Cancer patient, survivor, patient advocate and leader – 58 year old Tracy has faced breast cancer twice and empowered countless patients along the way. Her cancer journey began in 2000, when she was the president of the local Alpha Kappa Alpha sorority. She’d just returned home from an event honoring their collaboration with the American Cancer Society. Tracy, a long-time advocate for self breast exams, decided to do one that very evening – and found a lump. It was during the holidays and her primary care physician said she could wait, but Tracy was determined to find out whether her lump was cancerous. “I went to another doctor immediately, crying and screaming. They sent me for a biopsy. Three days before Christmas I received the results: ‘You have cancer.’ I got in my car and drove 10 hours to my mom’s house!”
Born and raised in Nashville, Tracy received her degree in Marketing and Business Administration from Middle Tennessee State University. She moved to Virginia to begin working in the pharmaceutical industry. Tracy was was at the peak of her career, enjoying the job of her dreams, and traveling the world. She’d just purchased her first home, and the future seemed full of promise. Her cancer diagnosis completely upended her life. “Because I’d attended so many events with the American Cancer Society, I had some idea of what I needed to do. But it was overwhelming. I had to see a surgeon and there were so many tests and choices to make.”
Family, sorority sisters, friends and church family all rallied around Tracy in so many ways, accompanying her to treatment, making sure she was eating, and calling her daily with encouraging words. She fondly recalls her dear friend Mr. Ganell, who, despite his own Stage 4 cancer diagnosis, “called every Sunday at 1:00 to pray with me.” Tracy cannot stress enough the importance of having a support network. Friends and family play such an important role during the ups and downs of treatment. “If you know someone who is diagnosed, talk to them about the people you know who survived. Give them hope. Understand that there are moments through the journey that a patient might not be able to show gratitude, but they are truly grateful for your care and concern.”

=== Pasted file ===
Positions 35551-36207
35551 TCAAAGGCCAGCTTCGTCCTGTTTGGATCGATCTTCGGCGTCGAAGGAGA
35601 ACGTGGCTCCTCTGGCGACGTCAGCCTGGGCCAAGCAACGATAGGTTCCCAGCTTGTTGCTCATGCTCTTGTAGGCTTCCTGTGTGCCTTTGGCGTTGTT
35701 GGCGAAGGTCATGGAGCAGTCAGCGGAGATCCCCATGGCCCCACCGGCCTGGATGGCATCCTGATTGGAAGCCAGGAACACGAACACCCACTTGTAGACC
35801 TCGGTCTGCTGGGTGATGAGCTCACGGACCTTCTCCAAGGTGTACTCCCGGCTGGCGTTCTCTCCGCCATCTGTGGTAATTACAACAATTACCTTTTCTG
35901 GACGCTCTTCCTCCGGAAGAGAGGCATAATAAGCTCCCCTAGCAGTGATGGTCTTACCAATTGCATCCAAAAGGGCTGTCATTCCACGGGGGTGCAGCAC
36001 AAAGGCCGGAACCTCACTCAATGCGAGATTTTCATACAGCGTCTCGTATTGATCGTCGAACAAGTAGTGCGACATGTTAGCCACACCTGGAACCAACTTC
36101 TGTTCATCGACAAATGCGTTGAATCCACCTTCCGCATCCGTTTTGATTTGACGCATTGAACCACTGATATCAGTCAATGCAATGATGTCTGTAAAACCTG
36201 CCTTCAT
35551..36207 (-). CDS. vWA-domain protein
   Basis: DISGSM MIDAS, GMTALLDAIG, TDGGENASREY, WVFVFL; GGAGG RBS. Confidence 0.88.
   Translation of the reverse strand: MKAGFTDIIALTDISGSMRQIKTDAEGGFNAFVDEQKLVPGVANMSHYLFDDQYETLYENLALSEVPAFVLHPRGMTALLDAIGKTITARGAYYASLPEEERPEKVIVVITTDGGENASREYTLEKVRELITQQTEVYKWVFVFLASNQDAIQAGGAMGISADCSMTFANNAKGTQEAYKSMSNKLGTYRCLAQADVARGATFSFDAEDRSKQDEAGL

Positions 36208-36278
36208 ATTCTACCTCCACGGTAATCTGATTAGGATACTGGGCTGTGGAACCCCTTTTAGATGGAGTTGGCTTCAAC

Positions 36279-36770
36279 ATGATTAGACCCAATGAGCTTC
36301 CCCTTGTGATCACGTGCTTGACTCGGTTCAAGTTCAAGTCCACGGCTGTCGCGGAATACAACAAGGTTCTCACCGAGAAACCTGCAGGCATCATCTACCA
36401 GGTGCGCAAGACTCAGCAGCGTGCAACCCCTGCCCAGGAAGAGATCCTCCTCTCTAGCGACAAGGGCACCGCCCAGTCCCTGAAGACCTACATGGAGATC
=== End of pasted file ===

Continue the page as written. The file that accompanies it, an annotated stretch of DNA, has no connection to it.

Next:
What advice does Tracy have for newly diagnosed patients? “It’s okay to be angry and even cry. But then get busy. Choose a medical team that can meet your needs, has good communication skills and who will address your concerns in a timely manner. Always take someone to the doctor with you; you’ll be so overwhelmed you will not hear what they are saying to you. Keep a notebook to write down questions for the providers.”
After completing her treatment, Tracy channeled her energy and her strong faith into helping others. “I feel that God carried me through this journey, so that I could be a source of strength and comfort for others who would travel this road.” She has provided assistance to breast cancer patients both through her work and on a personal level. “I want to ensure that all patients have access to the best treatment available, regardless of their ability to pay or where they receive care. I work hard to educate providers on how my organization can help patients with support programs and treatments. I also challenge my organization to be more active in meeting the needs of those who may not have the support that I had on my treatment journey.”
On the community front, Tracy’s efforts have been nothing short of inspiring. She became a certified Breast Health Educator for Y-Me Breast Cancer Foundation, leading breast health workshops throughout the metro area. She provided on-line support through a program call “In Your Shoes” to support newly diagnosed women. Tracy later became the Executive Director for Breast Cancer Network of Strength, helping underserved women get mammograms and care. She also helped her sorority start an annual sewing event to make “Kozy Caps” for women with cancer.
In 2021, twenty-one years after her initial diagnosis, Tracy found herself facing a new crisis. She was diagnosed with ER PR positive breast cancer and underwent a double mastectomy
“I had a tough year of recovery, but just like my first diagnosis, thankfully no nodal involvement. I take all this to mean that God has decided that my work is not yet done.” Now Tracy is healthy, traveling, and enjoying her life. “I want to thank Dr Rajendra and his team for two cancer journeys with me and my family. You were with me every step of the way. Your care, your patience and your encouragement has allowed me the ability to continue to do all the things that God has planned for me. I am so grateful for you!”
What does the phrase cancer survivor mean to Tracy? “I believe that it’s another chance to live stronger, happier and blessed.” We wish this dynamic, compassionate woman all her best as she faces the future with hope, faith and good health.